A common example of useful "derivative" work is to modify the
such that references include URLs and include it in web-sites. There are
number of private, or semi-private - and maybe one or two public - web
that have provided hyper-linked versions of Internet Drafts in just this
Because this document explicitly excludes derivative works, this
doing this for this (eventual) RFC - or, more likely, sets someone up for
trouble if they have already done so.
I'm not sure why an RFC might be granted perpetual unrestricted
but not allowed in derivative works. Is the intent to include copies as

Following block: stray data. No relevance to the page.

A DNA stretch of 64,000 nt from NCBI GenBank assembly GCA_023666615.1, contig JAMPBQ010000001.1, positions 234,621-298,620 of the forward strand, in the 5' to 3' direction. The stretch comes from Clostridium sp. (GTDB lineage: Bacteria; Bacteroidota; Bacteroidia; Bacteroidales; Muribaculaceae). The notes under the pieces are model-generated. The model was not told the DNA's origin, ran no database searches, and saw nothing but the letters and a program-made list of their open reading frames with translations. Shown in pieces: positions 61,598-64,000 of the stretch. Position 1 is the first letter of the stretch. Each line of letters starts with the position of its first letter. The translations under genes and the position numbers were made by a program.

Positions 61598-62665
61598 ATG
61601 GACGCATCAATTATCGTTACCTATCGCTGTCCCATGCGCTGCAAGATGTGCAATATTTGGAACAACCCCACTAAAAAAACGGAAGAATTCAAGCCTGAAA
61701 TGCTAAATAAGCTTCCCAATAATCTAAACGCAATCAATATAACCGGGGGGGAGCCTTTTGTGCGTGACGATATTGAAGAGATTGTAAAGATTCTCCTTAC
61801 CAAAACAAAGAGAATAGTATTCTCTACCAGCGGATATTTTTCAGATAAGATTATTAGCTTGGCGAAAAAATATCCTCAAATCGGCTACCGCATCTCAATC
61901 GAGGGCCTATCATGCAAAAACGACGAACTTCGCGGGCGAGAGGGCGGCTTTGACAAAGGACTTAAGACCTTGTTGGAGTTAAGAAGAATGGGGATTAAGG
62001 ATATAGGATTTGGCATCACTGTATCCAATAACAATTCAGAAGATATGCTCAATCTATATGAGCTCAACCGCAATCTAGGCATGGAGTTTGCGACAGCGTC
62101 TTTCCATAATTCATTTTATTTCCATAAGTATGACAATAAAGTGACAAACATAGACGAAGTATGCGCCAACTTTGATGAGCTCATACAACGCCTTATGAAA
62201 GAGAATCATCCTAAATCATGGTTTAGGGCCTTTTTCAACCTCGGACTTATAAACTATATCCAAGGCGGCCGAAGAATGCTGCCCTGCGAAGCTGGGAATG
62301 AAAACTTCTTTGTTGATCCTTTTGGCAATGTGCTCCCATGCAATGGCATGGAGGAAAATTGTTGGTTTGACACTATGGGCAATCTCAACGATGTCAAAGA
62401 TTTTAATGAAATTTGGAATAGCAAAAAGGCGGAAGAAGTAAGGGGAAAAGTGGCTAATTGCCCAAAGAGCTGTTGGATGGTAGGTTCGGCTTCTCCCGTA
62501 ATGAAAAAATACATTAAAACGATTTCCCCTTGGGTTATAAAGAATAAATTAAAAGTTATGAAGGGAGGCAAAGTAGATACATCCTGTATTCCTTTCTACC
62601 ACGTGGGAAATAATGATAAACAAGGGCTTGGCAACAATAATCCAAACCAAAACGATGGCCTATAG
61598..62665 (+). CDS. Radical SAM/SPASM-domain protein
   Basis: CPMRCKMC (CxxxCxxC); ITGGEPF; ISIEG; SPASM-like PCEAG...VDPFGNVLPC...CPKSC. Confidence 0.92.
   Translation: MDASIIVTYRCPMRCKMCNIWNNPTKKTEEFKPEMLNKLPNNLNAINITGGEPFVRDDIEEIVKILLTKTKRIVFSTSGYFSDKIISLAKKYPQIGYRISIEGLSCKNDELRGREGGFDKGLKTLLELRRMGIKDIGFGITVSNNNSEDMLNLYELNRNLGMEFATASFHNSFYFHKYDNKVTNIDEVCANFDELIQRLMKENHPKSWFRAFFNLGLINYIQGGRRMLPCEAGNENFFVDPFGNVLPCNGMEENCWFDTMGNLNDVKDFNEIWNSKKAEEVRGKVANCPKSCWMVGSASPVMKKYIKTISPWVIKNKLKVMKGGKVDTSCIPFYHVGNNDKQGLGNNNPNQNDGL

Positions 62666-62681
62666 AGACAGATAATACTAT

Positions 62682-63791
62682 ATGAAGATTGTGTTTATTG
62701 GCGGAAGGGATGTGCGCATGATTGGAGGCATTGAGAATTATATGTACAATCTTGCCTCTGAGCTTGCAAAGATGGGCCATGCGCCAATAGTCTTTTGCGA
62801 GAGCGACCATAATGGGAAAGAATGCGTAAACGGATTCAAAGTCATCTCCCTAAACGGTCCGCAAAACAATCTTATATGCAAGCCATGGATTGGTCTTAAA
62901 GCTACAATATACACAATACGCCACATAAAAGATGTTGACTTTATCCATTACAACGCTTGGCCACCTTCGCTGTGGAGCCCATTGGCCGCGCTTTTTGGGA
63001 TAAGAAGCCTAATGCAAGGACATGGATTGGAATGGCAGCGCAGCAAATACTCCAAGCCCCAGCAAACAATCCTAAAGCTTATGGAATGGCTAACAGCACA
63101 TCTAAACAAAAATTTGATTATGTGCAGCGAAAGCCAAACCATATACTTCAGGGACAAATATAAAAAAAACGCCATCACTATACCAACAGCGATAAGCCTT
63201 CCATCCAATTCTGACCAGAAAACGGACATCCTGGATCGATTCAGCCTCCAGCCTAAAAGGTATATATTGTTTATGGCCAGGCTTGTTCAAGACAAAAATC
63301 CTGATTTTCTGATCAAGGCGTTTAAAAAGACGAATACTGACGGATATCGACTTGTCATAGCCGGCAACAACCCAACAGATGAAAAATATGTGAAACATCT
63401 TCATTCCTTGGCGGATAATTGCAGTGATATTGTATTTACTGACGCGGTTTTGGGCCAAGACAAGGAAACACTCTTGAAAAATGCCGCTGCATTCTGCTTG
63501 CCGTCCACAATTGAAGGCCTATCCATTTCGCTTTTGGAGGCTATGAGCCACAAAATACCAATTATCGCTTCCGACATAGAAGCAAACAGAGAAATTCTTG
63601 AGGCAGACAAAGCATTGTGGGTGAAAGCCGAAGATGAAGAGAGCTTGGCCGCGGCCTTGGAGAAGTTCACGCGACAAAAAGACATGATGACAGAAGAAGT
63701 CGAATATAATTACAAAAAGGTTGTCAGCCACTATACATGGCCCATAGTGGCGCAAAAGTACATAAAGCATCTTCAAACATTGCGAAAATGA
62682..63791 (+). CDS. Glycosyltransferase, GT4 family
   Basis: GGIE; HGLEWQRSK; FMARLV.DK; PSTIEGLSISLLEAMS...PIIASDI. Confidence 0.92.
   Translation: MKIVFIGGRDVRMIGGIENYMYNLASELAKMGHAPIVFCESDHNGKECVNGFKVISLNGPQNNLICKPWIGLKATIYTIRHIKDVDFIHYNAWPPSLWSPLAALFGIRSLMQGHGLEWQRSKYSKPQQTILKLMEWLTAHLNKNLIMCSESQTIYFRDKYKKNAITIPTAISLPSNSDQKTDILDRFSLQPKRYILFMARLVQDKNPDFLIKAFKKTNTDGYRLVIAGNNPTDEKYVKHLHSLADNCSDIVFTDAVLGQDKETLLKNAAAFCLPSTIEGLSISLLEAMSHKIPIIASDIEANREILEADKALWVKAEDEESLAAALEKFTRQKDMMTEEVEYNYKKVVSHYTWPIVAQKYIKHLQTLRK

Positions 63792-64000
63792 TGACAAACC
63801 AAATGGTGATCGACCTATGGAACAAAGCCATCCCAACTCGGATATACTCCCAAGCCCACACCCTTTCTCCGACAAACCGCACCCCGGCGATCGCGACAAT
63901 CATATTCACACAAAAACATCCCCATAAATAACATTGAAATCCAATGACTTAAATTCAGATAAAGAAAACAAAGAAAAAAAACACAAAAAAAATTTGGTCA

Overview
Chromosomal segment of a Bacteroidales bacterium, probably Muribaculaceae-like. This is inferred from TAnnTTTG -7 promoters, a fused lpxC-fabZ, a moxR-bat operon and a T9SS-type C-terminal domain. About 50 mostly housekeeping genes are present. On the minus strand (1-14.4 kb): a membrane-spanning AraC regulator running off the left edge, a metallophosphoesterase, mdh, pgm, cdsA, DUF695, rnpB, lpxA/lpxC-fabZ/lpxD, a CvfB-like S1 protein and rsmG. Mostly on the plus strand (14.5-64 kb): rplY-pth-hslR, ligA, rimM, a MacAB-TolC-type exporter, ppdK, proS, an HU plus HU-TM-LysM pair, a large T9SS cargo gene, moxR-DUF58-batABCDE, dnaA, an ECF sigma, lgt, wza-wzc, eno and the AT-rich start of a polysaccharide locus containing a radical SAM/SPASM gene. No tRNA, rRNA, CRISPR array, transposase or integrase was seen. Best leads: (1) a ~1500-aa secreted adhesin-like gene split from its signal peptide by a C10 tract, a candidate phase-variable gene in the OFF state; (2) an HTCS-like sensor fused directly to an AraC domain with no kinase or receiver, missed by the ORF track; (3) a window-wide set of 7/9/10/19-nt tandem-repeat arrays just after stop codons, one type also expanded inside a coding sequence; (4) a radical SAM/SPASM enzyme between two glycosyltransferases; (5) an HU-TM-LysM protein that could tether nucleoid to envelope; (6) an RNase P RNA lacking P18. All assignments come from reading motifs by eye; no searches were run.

It seems a good idea to provide justification - or at least and
if an intended RFC is no in complete compliance with RFC 2026.
"Wijnen, Bert (Bert)" wrote:
I noticed today that I gave an incorrect answer to one of
Kireeti's points. He asked and I answered:
I would like to know what the intent is in not granting
"the right to produce derivative works",
Did Steve Trowbridge not answer the first question?
This is in the Draft-aboulmagd-crldp-ason-ext-02.txt document.
This document is an Internet-Draft and is in full conformance with
all provisions of Section 10 of RFC2026 except that the right to
produce derivative works is not granted.
But this is OK since this is documenting ITU material.
Bert and Scott